A chronometer is NOT a chronograph, but a chronograph CAN BE a chronometer. Confusing right? Well, let’s start by defining the terms.
Have you ever noticed that in almost all clocks and watches with Roman numerals on the dial, the number IV, which is the most acceptable form for 4 o’clock, isn’t referred to that way? Here’s why.
It’s time to take a closer look at some of the wonderful Métiers d’Arts techniques employed by watch brands, from gem-setting, enameling, hand-painting, marquetry and engraving.
Watchmaking may well be the only place in the world where a complication is a coveted thing.
To manufacture a luxury watch a number of parts are designed, created, and assembled by a team of watchmakers. Each watch will look different but the basic anatomy remains the same.
A watch movement is what makes a watch work. Manual and automatic movements are mechanical while quartz movements have an electrical circuit and require a battery to run.
A complication in a watch is any feature that does more than simply show the time. Complications range from very simple such as a date, to highly complicated ones that take years to master and create.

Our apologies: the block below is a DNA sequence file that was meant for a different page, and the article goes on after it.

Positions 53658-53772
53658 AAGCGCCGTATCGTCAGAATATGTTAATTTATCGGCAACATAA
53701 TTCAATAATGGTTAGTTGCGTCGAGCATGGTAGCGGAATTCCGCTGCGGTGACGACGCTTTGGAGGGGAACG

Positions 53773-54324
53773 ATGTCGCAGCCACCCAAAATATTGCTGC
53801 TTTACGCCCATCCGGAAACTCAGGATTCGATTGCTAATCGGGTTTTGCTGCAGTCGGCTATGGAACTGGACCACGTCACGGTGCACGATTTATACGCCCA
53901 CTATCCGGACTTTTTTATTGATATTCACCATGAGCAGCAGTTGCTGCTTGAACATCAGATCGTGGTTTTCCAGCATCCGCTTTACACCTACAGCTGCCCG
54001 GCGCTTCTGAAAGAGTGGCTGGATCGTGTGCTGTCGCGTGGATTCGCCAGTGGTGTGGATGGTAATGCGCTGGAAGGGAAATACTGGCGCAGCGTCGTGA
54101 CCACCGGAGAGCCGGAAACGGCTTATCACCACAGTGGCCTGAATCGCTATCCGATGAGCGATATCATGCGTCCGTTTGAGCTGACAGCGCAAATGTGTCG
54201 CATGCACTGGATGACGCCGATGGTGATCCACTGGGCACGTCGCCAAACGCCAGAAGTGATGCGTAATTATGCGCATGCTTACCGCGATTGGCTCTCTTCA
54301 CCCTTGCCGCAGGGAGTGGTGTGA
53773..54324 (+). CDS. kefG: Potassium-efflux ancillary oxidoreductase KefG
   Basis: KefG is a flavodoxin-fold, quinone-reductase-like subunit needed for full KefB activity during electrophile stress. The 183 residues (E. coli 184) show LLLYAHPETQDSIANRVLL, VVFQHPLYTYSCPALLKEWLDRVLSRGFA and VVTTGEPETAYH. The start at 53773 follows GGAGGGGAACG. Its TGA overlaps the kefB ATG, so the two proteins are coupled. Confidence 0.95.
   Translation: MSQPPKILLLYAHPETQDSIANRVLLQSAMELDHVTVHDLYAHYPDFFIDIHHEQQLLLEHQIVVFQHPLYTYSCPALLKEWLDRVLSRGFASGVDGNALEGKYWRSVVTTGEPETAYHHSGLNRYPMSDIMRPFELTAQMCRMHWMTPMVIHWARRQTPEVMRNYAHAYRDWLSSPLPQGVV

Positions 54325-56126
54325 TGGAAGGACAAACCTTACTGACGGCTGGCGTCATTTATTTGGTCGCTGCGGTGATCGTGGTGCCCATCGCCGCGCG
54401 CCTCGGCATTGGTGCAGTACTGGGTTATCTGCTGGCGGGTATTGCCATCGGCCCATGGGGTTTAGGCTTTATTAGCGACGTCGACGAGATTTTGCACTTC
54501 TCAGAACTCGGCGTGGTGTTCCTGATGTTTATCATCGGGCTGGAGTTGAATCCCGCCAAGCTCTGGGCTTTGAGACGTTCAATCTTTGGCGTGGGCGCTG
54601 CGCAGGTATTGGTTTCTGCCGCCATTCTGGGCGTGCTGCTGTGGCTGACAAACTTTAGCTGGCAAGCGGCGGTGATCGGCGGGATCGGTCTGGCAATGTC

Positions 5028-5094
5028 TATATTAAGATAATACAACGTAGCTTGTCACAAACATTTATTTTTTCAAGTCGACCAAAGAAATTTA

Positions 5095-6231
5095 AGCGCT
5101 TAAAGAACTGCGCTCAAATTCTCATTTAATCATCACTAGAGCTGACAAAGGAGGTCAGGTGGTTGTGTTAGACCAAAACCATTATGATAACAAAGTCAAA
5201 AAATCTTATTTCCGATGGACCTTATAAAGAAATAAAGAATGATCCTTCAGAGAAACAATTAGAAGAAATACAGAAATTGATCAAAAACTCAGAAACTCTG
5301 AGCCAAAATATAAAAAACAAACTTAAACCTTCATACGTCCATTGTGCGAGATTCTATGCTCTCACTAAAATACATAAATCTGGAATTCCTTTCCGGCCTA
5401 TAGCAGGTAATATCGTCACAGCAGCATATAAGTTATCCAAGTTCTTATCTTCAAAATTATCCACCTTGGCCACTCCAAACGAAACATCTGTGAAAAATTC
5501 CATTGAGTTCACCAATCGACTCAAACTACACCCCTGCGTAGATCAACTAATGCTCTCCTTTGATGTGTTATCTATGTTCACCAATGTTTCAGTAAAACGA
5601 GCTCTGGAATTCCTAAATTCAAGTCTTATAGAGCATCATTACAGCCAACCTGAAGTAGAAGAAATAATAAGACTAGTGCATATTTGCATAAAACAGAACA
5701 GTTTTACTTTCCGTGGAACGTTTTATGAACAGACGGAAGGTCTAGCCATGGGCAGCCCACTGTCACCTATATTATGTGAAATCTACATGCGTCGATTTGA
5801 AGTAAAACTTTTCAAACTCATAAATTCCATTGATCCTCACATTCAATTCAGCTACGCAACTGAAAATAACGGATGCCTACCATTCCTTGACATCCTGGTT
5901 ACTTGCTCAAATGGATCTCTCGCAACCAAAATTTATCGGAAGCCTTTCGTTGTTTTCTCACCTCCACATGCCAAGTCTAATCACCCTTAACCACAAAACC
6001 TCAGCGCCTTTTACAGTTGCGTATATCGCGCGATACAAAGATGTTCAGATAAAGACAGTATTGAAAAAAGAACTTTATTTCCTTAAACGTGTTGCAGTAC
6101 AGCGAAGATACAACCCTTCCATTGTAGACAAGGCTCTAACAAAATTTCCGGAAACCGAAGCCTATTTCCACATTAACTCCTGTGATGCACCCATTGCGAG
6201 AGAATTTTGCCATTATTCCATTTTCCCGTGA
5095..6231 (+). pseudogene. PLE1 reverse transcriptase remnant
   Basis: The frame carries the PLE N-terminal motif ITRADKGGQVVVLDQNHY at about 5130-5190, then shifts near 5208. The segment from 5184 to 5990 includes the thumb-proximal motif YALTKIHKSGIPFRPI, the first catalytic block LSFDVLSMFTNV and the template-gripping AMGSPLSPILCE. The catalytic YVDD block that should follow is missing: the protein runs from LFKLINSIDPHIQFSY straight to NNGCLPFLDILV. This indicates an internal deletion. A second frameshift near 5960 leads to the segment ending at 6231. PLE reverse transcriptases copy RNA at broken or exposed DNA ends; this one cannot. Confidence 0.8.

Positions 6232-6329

Today there are numerous different decorative techniques when it comes to the dial or other parts of the watch, from quite common ones like Mother-of-Pearl or satin-brushed to the old art of paillonnée enameling.
What is a Chronograph? In its simplest form, a chronograph is a stopwatch. But the making of one, and of its different variations, is another story.
What does it really take to make your own in-house mechanical watch movement? The Watch Pages went to the source to find out with Michel Pauli, the mastermind behind Titoni’s first-ever self-developed manufacture movement, the T10.
Over 150 watch brands' new collections.
Audemars Piguet, Rolex, Patek Philippe and more.